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It was a requirement of this Act that all such imports carried the name of the country of manufacture.
This provided well-known marks such as "Bavaria," "England," "Nippon," - indicating the country of manufacture.
In the case of the larger firms the mark also has publicity value and shows the buyer that the object was made by a long-established firm with a reputation to uphold; such clear name- marks as Minton, Wedgwood, Royal Crown Derby and Royal Worcester are typical examples.
To the collector the mark has greater importance, for not only can he trace the manufacturer of any marked object, but he can also ascertain the approximate date of manufacture and in several cases the exact year of production, particularly in the case of 19th and 20th century wares from the leading firms which employed private dating systems.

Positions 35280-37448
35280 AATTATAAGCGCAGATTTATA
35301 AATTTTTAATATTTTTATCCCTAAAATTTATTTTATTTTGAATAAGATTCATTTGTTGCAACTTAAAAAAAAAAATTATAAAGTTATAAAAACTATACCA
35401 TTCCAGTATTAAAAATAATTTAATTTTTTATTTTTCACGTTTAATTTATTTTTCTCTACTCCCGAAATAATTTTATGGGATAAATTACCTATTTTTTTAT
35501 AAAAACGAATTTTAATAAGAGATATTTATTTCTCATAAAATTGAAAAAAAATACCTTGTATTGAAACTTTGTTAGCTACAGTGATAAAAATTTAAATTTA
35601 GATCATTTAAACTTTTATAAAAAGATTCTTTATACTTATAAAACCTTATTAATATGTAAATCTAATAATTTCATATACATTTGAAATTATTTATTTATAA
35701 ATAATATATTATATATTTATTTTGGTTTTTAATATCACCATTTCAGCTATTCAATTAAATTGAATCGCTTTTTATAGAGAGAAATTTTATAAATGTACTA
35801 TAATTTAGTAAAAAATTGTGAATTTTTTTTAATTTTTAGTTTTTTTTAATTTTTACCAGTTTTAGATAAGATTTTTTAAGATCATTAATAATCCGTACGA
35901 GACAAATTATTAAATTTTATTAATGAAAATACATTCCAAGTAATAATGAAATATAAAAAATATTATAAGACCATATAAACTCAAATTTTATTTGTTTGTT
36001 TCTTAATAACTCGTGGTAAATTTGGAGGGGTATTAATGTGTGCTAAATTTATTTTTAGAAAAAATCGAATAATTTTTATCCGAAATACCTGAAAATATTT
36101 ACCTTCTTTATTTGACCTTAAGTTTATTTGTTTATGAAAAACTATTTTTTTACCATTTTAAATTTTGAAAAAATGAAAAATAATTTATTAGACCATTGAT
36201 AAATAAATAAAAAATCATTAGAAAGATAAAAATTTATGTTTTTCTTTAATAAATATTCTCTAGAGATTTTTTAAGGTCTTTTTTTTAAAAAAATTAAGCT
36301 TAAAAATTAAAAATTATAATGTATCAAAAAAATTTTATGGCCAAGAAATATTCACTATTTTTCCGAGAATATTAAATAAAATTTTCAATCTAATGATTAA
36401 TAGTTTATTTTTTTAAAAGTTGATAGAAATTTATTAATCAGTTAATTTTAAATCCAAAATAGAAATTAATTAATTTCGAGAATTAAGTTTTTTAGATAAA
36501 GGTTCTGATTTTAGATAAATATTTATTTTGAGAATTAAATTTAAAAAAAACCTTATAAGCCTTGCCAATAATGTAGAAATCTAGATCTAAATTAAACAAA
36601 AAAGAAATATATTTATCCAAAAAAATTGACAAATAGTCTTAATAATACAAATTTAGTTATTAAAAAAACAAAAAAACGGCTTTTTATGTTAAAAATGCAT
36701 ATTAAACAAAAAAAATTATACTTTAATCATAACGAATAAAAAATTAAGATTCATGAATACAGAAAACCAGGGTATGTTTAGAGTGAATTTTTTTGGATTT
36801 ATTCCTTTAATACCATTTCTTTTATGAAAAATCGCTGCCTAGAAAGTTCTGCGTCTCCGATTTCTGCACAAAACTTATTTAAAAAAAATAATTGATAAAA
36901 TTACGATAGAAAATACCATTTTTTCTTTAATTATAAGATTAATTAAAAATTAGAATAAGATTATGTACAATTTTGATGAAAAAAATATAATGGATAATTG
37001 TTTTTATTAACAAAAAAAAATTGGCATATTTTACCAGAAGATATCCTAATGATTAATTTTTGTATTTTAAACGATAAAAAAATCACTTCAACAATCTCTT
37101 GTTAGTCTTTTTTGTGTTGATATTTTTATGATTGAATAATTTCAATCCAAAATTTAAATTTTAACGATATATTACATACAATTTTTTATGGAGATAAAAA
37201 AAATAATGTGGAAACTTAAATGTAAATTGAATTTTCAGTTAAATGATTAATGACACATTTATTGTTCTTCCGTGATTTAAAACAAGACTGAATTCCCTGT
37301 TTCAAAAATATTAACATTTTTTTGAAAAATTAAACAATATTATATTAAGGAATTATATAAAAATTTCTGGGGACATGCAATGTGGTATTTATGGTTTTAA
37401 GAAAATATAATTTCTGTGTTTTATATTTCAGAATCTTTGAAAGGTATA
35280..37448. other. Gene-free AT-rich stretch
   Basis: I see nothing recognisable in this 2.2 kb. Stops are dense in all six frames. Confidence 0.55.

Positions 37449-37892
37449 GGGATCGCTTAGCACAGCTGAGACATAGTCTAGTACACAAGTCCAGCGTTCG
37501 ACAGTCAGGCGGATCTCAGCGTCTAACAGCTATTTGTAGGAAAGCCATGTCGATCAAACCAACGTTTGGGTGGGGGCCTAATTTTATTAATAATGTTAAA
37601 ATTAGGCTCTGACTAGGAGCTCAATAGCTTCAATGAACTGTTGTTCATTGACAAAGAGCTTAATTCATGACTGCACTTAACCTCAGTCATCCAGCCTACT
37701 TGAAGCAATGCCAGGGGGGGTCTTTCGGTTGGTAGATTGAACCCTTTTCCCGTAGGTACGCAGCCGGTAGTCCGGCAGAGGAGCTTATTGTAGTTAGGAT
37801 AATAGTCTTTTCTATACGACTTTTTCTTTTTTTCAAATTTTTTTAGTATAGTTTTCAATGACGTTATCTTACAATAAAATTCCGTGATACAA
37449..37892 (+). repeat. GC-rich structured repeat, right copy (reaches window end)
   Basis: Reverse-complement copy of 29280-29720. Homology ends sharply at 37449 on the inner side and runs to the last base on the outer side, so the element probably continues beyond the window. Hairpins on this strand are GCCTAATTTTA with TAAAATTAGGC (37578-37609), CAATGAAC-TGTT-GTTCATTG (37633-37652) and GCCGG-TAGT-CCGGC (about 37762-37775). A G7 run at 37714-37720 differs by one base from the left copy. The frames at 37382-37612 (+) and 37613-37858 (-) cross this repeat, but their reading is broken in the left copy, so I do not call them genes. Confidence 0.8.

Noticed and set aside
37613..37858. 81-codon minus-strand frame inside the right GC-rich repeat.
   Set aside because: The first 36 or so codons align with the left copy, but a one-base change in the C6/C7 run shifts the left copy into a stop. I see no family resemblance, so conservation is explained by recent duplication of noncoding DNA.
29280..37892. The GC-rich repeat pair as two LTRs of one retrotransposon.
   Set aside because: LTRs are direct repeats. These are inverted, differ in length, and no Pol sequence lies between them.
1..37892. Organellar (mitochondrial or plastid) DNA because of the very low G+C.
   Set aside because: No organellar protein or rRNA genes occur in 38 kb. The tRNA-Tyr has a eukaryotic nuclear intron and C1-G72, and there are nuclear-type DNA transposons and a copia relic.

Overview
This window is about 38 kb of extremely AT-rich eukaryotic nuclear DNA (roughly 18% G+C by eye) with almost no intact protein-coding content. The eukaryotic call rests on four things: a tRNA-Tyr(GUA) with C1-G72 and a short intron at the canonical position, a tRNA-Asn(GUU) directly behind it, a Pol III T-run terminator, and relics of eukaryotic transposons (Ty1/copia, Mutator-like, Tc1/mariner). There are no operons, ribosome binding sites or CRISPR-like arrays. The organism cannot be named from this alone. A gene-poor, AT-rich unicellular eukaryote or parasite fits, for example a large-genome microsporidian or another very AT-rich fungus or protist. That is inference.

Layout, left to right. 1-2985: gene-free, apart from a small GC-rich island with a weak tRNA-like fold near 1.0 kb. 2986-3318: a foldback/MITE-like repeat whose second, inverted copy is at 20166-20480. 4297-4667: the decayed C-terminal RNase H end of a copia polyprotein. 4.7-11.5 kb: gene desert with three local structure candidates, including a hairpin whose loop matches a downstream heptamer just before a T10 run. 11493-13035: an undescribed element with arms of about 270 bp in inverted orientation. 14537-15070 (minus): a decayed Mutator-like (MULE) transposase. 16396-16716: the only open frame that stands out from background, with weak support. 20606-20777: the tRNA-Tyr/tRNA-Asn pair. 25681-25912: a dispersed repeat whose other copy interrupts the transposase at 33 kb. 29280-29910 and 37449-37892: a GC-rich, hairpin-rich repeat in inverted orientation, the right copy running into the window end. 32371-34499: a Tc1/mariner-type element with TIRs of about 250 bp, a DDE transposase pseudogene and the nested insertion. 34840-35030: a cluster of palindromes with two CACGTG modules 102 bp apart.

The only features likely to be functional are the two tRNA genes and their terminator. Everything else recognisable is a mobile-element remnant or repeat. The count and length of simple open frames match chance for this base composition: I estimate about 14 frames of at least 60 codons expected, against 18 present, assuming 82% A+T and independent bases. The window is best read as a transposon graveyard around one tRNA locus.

Anything of significance is duly noted in our descriptions and photographed if possible.
hotographs in this table of marks, unless otherwise noted, are those that were made by us from actual pieces we currently own or have owned in the past; this table also includes photographs that have been contributed to us by our many viewers.
Originally made in the town now known as Arita, which became a center for porcelain thanks to its proximity to kaolin-rich Izumiyama, Imari ware (also called Japan or Japan ware), took its design cues from colorful Japanese textiles of the day.